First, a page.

The British Indian Empire embraced the area which covered the present independent Republics of India, Pakistan, Bangladesh, and Sri Lanka was governed as a ‘Crown colony”.
The smaller nations of Nepal, Bhutan and the Maldives were not British colonies, but were ‘protectorates’, that is, in return for surrendering their autonomy over their external relations; their independent existence was protected by the British.
Given that nationalism in South Asia emerged as a reaction against colonial exploitation and subjugation, the regions which were under the direct control of the colonial administration witnessed strong anti-colonial and nationalist movements. The rise and growth of nationalism in South Asia was a reaction against colonial exploitation and subjugation.
The new form of nationalism that became the basis of the new states in South Asia derived much of its ideology and political theory from the West but was adapted to particular circumstances and experiences. The basis of this new nationalism was an instinctive and xenophobic hatred for imperialism and symbols of imperialism. It was a simple hatred against those who had occupied their land by force, exploited their riches by force, crushed their government, and enslaved their people.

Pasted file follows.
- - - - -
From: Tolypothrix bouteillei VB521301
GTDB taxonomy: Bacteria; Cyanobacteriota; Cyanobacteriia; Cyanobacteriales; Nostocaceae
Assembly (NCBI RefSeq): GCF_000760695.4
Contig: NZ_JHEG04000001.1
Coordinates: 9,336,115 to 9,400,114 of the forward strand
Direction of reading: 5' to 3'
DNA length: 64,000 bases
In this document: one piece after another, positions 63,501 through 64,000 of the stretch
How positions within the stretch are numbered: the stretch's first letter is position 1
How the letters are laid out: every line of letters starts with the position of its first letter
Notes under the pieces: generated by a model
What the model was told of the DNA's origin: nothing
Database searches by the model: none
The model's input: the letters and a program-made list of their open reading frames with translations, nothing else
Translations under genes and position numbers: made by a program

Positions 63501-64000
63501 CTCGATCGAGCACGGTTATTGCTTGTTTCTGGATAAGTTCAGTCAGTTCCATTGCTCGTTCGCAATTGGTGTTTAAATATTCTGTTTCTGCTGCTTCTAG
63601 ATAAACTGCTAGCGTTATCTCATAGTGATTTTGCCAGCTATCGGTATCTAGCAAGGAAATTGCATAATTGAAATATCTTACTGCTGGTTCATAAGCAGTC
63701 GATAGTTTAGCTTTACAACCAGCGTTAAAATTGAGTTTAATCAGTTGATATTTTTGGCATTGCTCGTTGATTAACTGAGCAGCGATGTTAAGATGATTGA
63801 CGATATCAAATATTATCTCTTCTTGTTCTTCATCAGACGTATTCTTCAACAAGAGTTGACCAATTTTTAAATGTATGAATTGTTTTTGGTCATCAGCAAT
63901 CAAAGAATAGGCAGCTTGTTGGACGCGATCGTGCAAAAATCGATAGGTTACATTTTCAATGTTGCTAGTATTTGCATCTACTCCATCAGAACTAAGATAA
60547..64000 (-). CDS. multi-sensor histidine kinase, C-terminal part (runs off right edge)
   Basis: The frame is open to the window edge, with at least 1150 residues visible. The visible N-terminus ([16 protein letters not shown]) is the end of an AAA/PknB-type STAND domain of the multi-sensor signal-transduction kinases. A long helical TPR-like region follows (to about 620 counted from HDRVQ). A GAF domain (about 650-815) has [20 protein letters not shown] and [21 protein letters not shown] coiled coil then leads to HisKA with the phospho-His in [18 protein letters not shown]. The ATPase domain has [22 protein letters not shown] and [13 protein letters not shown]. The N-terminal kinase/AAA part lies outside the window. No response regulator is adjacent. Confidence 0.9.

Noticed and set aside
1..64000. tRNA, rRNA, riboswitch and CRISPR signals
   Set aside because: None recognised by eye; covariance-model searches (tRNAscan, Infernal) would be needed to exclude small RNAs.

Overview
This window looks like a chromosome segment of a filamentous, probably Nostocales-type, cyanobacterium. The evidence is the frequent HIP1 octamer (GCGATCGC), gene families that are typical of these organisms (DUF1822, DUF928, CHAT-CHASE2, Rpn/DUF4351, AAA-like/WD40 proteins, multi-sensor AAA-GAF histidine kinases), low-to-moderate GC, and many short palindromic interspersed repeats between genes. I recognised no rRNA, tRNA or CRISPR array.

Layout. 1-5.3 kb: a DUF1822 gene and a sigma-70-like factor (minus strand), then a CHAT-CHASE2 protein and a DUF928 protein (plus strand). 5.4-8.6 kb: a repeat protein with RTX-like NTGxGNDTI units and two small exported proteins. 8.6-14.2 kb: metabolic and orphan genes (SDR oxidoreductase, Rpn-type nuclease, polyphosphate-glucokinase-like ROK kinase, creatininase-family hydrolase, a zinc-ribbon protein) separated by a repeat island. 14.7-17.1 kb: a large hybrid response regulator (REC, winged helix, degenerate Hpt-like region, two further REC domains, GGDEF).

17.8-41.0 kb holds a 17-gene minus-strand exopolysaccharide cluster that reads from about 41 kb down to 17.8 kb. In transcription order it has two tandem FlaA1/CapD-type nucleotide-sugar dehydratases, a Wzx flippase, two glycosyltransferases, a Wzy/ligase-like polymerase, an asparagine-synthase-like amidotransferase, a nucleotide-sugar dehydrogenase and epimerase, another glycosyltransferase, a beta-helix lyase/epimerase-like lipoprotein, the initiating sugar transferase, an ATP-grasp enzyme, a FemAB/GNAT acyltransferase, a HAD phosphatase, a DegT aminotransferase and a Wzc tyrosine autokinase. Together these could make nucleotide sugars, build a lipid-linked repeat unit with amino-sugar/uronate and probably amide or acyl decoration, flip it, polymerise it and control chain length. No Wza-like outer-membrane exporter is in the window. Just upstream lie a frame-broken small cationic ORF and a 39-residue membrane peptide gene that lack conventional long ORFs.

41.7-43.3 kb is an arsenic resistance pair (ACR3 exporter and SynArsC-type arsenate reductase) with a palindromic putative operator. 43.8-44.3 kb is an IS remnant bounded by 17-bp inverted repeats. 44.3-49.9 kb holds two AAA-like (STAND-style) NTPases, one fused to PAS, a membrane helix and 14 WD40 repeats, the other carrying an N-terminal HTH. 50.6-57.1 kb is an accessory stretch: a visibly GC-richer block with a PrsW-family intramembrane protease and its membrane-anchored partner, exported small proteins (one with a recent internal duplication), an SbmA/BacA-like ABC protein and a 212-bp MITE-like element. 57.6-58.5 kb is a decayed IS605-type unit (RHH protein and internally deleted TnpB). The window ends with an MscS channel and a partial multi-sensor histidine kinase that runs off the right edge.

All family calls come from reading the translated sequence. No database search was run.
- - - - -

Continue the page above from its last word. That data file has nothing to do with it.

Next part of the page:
Nationalism also became a creative force which aimed at building a nation based upon the principles of liberty, independence, economic justice and nationality. It not only united the people, but also inspired them to contribute their share in the national reconstruction. The lead in this regard was given by India which produced one of the biggest mass movements in the world. The movement not only succeeded in freeing it from colonial yoke, but also left a historically developed, well thought out programme for free India.